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Katrina Depriest-Dark, age 58, who is handicapped and on disability, is grateful that her 80-year-old mother moved in with her this past year to help pay half of her $886 monthly mortgage on her Richmond, Virginia home.As a single mother of now grown children, Depriest-Dark found it costly to live alone, scraping by on disability checks and paying high medical costs to treat her lupus, diabetes and rheumatoid arthritis.
She said she tried to buy in bulk, getting her groceries at Sam’s Club, but with one person, much of that food would go to waste.
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More Americans are living alone now than at any other point in history and one third of those 32.7 million are over 65. A rise in the divorce rate in the over 50 set, which has doubled over the past two decades, along with women outliving their spouses by five to six years, is fueling the trend, which will only grow with an ageing boomer population.
The older population in 2030 is projected to double from the start of this century ― from 35 million to 72 million ― representing nearly 20 per cent of the total U.S. population, according to AARP. Although Medicare and Social Security are available to seniors, those programs will not be able to meet the heightened demands of the baby boomer generation and cuts to the federal deficit.
Living on your own can be far more costly than sharing expenses like food and housing with a spouse, relative or housemate. Single seniors who also face escalating health care costs are five times more likely to live in poverty as their married peers.
A study by The Heller School for Social Policy and Management at Brandeis University, Living Longer on Less: The New Economic (In) Security of Seniors, found that only 31 per cent of senior couples are economically secure, a number that drops to 16 per cent for single seniors. “The trends are not great.
They’re going in the wrong direction,” said Tatjana Meschede, one of the study’s authors and the director of research at The Heller School for Social Policy and Management.
A National Council on ageing analysis of data from The American Community Survey shows that a senior living alone spends almost 35 per cent of their income on housing, compared to 22 per cent if they live with others. “There is an economy of scale when you live with two or more,” says Hector Ortiz, a senior program associate for research at The National Council on ageing. While seniors with the benefit of a hefty divorce settlement or significant assets from a deceased spouse are in better shape, others ― widows, in particular ― quickly deplete their assets within a year of the loss of a spouse’s income. “They can’t keep up with regular expenses. It puts a big burden on those households,” he says.
David Baxter, senior vice president of Age Wave, a research firm that specialises in the 50 plus population, expects boomers, who have transformed nearly every other life stage, to find innovative ways to address the financial challenges of senior singlehood. “We’ll see new ways of living single,” with an advent of more communal living that offers both care giving and opportunities for social interaction, he says.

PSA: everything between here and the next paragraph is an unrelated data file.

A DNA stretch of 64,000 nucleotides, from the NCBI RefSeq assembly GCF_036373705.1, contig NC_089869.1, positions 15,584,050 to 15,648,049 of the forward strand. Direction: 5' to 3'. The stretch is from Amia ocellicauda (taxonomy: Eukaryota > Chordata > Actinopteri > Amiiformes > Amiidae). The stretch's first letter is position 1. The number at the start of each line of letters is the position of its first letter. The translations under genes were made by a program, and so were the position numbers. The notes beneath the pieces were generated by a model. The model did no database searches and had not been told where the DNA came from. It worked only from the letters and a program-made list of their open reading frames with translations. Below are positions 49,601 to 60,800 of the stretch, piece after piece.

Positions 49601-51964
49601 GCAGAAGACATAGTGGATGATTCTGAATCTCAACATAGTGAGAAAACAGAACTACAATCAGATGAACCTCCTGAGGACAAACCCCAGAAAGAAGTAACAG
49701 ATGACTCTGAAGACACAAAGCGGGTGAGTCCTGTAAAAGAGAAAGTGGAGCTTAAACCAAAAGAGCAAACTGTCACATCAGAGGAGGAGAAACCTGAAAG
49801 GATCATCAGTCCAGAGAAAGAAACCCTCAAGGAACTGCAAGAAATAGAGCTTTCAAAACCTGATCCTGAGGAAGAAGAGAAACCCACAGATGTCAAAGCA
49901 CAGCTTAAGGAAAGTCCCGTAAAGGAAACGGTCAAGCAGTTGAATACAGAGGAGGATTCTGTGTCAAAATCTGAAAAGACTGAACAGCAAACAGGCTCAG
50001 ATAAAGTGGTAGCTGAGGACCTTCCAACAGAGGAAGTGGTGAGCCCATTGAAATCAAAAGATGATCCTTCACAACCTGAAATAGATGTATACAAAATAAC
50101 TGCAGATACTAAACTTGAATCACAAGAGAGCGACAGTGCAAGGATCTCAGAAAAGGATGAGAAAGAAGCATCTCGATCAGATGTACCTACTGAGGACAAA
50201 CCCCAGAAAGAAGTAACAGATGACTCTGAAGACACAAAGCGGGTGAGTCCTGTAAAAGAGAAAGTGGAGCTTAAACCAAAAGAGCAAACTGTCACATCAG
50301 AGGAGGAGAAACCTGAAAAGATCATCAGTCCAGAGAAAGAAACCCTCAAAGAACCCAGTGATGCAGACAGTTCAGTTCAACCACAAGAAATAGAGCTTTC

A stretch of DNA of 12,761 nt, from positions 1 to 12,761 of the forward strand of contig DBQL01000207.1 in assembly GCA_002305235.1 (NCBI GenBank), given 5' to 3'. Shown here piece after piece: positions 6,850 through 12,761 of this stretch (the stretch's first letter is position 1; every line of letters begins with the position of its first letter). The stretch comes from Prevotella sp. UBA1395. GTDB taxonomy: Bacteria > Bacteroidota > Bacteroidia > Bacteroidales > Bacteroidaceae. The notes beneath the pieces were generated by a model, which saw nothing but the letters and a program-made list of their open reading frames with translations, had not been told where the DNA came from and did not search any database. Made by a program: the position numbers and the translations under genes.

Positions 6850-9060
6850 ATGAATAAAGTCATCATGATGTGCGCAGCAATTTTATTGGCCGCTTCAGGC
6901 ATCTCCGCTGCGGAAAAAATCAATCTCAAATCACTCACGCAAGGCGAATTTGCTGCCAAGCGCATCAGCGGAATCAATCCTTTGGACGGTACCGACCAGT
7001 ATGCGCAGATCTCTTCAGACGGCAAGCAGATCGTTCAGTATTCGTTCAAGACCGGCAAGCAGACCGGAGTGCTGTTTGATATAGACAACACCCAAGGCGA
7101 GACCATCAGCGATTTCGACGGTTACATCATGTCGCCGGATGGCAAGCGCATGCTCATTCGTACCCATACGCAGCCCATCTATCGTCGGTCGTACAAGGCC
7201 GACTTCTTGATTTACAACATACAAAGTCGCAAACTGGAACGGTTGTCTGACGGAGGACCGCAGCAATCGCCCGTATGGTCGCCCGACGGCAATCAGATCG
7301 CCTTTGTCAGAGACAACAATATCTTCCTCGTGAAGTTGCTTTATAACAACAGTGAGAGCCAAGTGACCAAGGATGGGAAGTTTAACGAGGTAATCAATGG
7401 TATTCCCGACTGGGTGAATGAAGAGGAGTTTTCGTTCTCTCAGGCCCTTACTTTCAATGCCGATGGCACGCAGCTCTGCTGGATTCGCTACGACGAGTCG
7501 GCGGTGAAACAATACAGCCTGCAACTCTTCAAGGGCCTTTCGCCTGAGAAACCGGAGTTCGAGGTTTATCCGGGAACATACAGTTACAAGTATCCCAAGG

Some single seniors are turning to roommates and other alternative living situations. One 64-year-old senior in Chicago, Bonnie Jackson, contacted a local centre of National Shared Housing Resources to help her fill the two unused bedrooms in her home, and receives $500 a month for each room, giving discounts to tenants who help her run errands or change light bulbs. Another woman in her late 50s formed her own community in Silicon Valley by buying two homes in a three-house enclave and renting her second property to two other single women.
All the Single Ladies
Eric Klinenberg, a professor of Sociology at New York University and author of the recent book Going Solo, says that many older Americans, especially women, are single by choice.
Many women who have spent years ministering to the health care needs of a deceased husband are concerned about reproducing that “brutal and unhealthy experience” and shun marriage, he says. Still, he says, “ageing alone is especially challenging.”
Women who live alone are more vulnerable than men, since they have spent less time in the workforce, pay less into Social Security, and accumulate fewer assets. Being a single woman “is a factor determining poverty in old age,” says M. Cindy Hounsell, president of the Women’s Institute for a Secure Retirement. She says that a single person lives on 80 per cent of what a couple lives on, not the 50 per cent you would expect. While the poverty rate for all women ages 65 and older is 11.5 per cent, that rate for single women is almost twice as high, at 19.1 per cent.
In addition to food and housing, seniors are faced with mounting health care costs, as they grow frailer and need to pay for assistance. They often cannot rely on family members to care for them, as grown children may live far away or are preoccupied with careers and their own family. Sandra Timmermann, a gerontologist at the MetLife Mature Market Institute, says that tasks like rides to doctor appointments or getting groceries come at a hefty cost, $19 an hour. To make sure an older single stays safe, she says a personal emergency response system can cost $50 to install, and $15 to $35 per month to monitor. “These little things can really add up,” she says.
As for Depriest-Dark, having her mother as a roommate has been a benefit, even though she’s taxed with assisting in her care. “When you’re on a fixed income, it’s very helpful to have someone to help you with the mortgage,” she says.
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